That somber opener is mainly about the inflated reputations of Canada’s Literary Greatest Generation – the likes of Atwood, Michael Ondaatje, Alice Munro and their ilk – and their unwarranted longevity, having worn out their welcome and their talent decades ago, only to totter on into the sunset, still winning all the prizes or occasionally “generously” withdrawing their works from the contest in order to make room for younger and fresher blood. From there, Good moves on “to look at how the careers of two authors – Douglas Coupland and David Adams Richards – have taken shape in opposition to the Establishment and how they have been to some extent deformed by that act of rebellion.” Of late, Good observes, “Coupland has seemed less interested in writing fiction, and I think that’s perhaps best for everyone.” Nonetheless, says Good, “he continues to be a writer to follow, even though the bad in him outweighs the good.” Not exactly a ringing endorsement, eh? Still, it rates as hosannas of praise compared to what Good has to say about Richards, who is “well past giving up on, as he has shown no sign of growth or development, with his best work (which is of significant value) long behind him.” Gee, thanks for that parenthetical crumb of approval, Mr. G.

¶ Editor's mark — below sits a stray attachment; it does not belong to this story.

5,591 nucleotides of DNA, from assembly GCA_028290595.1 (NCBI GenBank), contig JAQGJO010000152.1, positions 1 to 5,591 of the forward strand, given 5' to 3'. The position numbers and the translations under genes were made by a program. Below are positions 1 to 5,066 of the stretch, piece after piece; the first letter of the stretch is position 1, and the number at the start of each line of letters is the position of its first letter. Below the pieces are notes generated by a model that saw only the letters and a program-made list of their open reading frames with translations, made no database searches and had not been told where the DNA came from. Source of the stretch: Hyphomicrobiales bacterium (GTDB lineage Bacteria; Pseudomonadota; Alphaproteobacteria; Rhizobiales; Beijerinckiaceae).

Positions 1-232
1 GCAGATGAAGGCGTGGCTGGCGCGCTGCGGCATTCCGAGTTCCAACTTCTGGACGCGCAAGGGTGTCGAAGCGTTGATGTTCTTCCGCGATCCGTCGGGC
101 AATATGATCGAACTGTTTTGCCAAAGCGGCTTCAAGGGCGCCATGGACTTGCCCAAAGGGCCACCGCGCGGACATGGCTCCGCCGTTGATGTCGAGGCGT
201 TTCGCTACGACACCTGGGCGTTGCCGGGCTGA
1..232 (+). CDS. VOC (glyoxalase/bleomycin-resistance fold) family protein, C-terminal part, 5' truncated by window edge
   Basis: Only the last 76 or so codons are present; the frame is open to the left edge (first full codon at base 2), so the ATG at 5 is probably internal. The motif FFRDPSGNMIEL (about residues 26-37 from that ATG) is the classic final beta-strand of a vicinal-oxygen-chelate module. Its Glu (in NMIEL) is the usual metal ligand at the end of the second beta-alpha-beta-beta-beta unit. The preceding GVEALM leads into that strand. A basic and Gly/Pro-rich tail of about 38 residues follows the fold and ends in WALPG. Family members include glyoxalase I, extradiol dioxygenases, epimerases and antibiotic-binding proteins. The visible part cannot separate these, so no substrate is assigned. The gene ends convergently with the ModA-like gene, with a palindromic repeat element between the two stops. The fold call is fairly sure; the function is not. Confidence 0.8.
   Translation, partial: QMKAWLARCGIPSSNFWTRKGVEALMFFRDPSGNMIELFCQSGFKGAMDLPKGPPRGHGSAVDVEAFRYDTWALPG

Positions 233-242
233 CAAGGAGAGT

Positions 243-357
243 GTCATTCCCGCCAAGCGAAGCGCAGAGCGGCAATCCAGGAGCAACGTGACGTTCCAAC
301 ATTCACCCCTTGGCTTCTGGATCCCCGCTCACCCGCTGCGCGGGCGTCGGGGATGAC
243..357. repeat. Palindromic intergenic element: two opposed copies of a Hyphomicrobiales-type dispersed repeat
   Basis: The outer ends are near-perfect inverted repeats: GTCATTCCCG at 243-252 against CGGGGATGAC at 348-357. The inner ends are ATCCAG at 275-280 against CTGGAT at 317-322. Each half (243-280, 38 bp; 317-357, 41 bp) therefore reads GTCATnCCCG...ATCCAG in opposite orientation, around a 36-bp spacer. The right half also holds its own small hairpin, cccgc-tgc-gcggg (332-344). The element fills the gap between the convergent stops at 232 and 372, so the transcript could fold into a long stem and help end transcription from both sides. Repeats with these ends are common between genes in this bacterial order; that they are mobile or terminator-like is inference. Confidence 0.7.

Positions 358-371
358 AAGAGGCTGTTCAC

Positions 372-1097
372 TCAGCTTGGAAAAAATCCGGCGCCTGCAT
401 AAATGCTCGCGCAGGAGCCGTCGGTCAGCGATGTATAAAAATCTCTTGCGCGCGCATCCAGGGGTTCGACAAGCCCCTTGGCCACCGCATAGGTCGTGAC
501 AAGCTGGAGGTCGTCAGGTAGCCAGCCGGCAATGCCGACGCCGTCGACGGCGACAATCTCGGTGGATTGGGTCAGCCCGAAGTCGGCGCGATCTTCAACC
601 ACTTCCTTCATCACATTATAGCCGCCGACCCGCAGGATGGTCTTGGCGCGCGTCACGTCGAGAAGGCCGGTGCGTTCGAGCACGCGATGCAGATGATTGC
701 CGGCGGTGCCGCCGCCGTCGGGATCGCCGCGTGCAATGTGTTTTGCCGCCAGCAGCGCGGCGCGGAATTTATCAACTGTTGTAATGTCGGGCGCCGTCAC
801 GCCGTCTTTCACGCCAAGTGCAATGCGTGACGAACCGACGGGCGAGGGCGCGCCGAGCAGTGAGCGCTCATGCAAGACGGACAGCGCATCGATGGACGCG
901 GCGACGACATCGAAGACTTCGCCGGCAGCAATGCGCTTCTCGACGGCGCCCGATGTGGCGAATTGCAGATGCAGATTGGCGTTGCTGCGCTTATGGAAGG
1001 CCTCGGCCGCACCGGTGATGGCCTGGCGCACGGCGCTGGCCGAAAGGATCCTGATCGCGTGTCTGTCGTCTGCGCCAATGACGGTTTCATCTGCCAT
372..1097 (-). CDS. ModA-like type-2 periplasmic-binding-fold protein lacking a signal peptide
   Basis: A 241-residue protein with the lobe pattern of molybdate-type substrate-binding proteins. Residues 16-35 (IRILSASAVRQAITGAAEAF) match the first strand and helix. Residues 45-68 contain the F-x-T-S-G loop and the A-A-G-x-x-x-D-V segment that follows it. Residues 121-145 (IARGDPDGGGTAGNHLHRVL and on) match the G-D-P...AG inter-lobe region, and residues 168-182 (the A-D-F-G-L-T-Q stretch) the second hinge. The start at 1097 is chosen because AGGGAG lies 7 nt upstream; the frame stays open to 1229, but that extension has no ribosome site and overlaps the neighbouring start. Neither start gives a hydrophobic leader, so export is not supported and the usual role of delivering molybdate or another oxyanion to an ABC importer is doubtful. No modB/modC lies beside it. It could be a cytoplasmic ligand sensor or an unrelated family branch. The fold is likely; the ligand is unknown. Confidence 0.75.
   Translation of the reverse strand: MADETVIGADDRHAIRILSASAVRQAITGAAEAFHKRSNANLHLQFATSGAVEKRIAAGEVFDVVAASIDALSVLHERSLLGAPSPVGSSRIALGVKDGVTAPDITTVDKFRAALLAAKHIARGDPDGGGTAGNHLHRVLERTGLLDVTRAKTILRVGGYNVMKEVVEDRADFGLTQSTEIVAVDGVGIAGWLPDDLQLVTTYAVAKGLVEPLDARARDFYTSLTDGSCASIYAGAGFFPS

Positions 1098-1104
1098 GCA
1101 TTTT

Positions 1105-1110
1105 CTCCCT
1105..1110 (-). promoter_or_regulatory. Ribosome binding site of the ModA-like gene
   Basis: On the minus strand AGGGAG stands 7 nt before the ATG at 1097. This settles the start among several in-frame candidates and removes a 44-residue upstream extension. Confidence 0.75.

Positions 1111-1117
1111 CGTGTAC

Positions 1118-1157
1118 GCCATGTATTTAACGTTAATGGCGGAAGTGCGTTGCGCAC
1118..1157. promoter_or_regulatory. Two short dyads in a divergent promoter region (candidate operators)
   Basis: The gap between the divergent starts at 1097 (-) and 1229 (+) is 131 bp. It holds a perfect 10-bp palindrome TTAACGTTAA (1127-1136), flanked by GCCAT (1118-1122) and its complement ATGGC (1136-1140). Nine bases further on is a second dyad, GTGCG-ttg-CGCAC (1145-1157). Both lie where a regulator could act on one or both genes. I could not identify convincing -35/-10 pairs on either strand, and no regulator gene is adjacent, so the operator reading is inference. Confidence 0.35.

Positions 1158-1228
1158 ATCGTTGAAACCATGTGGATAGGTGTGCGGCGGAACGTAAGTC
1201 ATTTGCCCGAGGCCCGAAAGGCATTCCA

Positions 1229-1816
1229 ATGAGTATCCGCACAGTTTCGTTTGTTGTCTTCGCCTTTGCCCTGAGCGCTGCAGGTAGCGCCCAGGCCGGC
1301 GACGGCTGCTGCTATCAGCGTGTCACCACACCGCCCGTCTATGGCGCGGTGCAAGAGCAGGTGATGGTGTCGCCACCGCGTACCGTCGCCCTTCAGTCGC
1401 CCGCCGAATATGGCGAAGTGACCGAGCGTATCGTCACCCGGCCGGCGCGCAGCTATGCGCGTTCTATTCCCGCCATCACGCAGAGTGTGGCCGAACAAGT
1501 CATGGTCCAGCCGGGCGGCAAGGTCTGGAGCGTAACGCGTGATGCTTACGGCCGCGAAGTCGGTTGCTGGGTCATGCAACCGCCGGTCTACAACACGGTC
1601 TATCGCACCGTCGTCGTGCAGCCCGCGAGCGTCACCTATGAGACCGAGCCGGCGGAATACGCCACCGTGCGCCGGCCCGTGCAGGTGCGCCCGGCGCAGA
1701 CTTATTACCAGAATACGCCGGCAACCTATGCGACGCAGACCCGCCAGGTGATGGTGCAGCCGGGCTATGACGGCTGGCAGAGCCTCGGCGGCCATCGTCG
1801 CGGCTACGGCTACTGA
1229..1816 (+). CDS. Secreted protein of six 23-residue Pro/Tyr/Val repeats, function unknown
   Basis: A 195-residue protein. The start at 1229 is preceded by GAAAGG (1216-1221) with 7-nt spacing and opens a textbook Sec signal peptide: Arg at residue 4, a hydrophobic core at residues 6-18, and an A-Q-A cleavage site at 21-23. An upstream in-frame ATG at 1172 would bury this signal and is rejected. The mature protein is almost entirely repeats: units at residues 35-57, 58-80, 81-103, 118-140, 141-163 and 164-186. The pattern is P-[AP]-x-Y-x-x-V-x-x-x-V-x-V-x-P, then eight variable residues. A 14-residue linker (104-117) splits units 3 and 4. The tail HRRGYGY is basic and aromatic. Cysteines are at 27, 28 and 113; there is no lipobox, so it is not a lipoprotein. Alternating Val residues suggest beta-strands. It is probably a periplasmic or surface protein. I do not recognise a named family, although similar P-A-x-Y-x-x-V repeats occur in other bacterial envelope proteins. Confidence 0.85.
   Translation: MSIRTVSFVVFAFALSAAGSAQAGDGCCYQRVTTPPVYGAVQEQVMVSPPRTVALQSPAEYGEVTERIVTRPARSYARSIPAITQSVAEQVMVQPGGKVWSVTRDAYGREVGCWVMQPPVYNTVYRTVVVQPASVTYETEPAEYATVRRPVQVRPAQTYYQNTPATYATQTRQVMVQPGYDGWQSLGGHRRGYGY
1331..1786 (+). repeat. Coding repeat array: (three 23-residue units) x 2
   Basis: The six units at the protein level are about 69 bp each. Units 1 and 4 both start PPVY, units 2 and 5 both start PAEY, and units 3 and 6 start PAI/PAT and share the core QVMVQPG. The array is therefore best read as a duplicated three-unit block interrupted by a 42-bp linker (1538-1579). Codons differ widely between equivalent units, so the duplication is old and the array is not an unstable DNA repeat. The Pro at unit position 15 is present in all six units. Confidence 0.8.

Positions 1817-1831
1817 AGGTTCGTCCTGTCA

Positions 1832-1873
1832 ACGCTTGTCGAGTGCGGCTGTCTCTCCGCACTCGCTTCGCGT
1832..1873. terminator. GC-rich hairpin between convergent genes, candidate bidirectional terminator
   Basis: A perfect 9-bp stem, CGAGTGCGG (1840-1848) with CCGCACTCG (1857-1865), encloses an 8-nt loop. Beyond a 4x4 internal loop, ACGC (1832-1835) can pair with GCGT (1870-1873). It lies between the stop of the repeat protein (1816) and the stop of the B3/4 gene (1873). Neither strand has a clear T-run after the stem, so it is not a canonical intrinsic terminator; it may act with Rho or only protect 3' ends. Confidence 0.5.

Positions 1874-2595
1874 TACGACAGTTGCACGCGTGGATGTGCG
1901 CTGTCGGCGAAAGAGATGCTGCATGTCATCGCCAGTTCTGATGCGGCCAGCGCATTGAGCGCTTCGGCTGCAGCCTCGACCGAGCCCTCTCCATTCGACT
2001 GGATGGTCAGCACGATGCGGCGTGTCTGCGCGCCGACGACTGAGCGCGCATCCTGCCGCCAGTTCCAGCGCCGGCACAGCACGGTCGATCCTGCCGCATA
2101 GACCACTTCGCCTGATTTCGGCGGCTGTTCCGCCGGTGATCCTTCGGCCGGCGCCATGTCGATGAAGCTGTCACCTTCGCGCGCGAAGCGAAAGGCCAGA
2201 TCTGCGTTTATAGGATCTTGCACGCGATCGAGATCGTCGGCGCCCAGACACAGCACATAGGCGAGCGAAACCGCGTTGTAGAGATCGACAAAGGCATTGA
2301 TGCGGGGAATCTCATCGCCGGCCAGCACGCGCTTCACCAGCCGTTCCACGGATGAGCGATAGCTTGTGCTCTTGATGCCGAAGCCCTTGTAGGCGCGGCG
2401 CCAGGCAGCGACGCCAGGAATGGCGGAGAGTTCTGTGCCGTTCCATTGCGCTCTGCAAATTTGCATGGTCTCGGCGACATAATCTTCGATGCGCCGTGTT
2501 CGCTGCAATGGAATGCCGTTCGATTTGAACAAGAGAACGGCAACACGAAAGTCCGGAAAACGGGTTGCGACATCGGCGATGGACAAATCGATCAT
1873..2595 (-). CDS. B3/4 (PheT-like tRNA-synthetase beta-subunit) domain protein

The following two essays survey (or is it, excoriate?) the workings of the lucrative Giller Prize. Good drills down on the 2006 and 2013 versions of the prize “to show how the system I’ve described works in practice, as well as how the consciousness of the weight and authority of the Establishment, its ‘dead hand,’ continues to have an impact on Canadian fiction to this day.” Much of Good’s attention is directed to how the rotting structures of the prize process have embalmed a particularly unadventurous model of Canadian fiction. When Good gets around to actually describing and discussing the books that have been nominated, I find his accounts surprisingly lively, insightful and, as always, presented with a sharp cutting edge. Mr. Good, for all his pessimism, is a pretty competent and accessible literary critic and, even better, he refuses to give in to such current afflictions as “poptimism” and “softball” reviews.